the board of History Colorado, which is part of the Department of Education. And that’s usually a formality. If the state review board approves the nomination, it’s pretty much guaranteed to go on. And then from there, it goes on to the to Washington the to the keeper of the national register, which is part of the national park service where they formally would list it in the National Register of Historic Places. The state review board meets three times a year, January, May and September. And then the there’s a deadline to have the nomination in for each nominee for each review board meeting that’s maybe about three months prior. So for example, if the city was interested in being on the May agenda, which might be pretty ambitious, I think the deadline for that would probably be sometime like coming up in January.

Unknown Speaker 42:21
I don’t have the exact dates, but it’s usually maybe around three months in advance.

Unknown Speaker 42:27
So that’s kind of the process.

Unknown Speaker 42:31
All right. Thank you. Any commissioners have any other questions or comments for Mr. McCoy. Commissioner Barnard, what’s the what about the historic preservation Commission’s role in all of this? Well, your commission as I understand it would be to I’m in an evaluation that it’s eligible for a local landmark designation and effectively have a document it’s an application for designation. So my understanding is that your role at some point and maybe you can listen to when that point would be to

Unknown Speaker 43:04
make a recommendation to council in that regard, whether or not you agree with that evaluation, or want to move forward

Unknown Speaker 43:13
with the designation. So your role would be at the local landmark level. And then just kind of getting back to this to state and national. This being listed on the state or national registry does not add any or entail any regulatory

Unknown Speaker 43:29
restrictions that are imposed any type of regulatory

Unknown Speaker 43:33
aspects to the to the property.

Unknown Speaker 43:40

Unknown Speaker 43:42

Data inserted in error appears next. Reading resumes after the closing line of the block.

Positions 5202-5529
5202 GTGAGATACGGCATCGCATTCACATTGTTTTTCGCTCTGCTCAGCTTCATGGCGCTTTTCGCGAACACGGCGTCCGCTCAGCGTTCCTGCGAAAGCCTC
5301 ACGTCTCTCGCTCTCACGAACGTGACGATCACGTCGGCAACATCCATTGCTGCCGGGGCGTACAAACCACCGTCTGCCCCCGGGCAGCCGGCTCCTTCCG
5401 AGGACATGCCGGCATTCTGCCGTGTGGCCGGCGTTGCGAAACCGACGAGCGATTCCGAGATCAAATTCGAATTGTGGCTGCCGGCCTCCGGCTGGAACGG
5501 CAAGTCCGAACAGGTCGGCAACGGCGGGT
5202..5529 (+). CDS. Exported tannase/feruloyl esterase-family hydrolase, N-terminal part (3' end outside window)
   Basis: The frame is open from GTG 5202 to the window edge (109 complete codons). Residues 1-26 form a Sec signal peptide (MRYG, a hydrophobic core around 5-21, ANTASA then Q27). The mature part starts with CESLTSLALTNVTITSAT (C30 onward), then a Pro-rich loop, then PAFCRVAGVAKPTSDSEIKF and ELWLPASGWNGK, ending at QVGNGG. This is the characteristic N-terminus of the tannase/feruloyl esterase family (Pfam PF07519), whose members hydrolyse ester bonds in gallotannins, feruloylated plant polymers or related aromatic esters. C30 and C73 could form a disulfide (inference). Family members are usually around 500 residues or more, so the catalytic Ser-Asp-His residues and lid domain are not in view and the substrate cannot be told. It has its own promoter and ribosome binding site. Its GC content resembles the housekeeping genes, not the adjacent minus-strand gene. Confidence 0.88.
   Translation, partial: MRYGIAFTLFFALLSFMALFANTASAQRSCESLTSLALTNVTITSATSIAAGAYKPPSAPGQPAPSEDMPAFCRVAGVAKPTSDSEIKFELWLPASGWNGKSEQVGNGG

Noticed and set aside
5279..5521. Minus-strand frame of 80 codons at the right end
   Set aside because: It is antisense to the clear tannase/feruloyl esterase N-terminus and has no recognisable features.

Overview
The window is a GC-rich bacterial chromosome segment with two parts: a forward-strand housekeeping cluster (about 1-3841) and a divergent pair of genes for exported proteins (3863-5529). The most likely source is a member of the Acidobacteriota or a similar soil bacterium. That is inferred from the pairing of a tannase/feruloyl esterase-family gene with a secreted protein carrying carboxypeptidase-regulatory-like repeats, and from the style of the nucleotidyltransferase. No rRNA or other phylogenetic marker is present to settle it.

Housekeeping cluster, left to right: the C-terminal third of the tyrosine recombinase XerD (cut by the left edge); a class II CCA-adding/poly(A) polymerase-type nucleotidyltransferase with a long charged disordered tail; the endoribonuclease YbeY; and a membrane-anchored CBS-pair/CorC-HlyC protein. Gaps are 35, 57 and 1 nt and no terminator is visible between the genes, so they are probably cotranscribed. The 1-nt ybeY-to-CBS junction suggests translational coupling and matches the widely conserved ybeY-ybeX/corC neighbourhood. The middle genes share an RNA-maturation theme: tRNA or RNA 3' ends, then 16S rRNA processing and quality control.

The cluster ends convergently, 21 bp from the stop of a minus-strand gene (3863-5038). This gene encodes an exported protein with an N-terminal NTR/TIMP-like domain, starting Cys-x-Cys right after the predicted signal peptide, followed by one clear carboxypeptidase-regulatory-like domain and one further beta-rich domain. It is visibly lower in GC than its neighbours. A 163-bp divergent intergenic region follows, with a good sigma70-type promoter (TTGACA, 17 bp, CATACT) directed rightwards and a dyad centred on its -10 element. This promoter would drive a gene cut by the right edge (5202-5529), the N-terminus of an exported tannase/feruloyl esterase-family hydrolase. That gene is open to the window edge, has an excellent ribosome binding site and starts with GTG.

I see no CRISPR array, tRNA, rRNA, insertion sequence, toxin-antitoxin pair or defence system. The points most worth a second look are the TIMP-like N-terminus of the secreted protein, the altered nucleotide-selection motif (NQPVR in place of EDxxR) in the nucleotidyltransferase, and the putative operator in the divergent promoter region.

right, let’s come back to staff then, as far as with how they see this proceeding.

Unknown Speaker 43:49
At our level. So the first step, first of all, is continuing are basically

Unknown Speaker 43:58
ensuring that the parks department is on board. Ultimately, city council will have to basically direct staff to pursue landmark designation since it is a city owned asset. With that, if we get that direction, then it would come back before this commission for review and recommendation to city council who are the ultimate decision maker to dedicate or to designate the property.

Unknown Speaker 44:31
Thank you. So

Unknown Speaker 44:35
I’m just trying to understand if I were the mayor, city council person, how I’m going to give a direction without input from somebody.

Unknown Speaker 44:49
So we would basically present

Unknown Speaker 44:52
the report the report that Mr. McWilliams prepared

Unknown Speaker 44:57
you know, we would make a presentation to councils

Unknown Speaker 45:00
A staff recommends this do you wish to have? Do you wish to pursue this? And if so, we will prepare the formal application package and send it through the process as defined in chapter 2.56. So good. Our direction tonight be a motion to recommend this to counsel to know, in other words, to not wait around for them to decide to put this on an agenda, but like make a formal recommendation that they look at this. I think that would I don’t see why not? Oh,

Unknown Speaker 45:36
yeah, I don’t see why not. Okay. All right.

Unknown Speaker 45:40
Commissioner Fenster.

Unknown Speaker 45:44
I had essentially the same question. And that is, is there some action that we should be taking at this time? And does that need to be done in a formal motion? And if so, where? Where does that go next?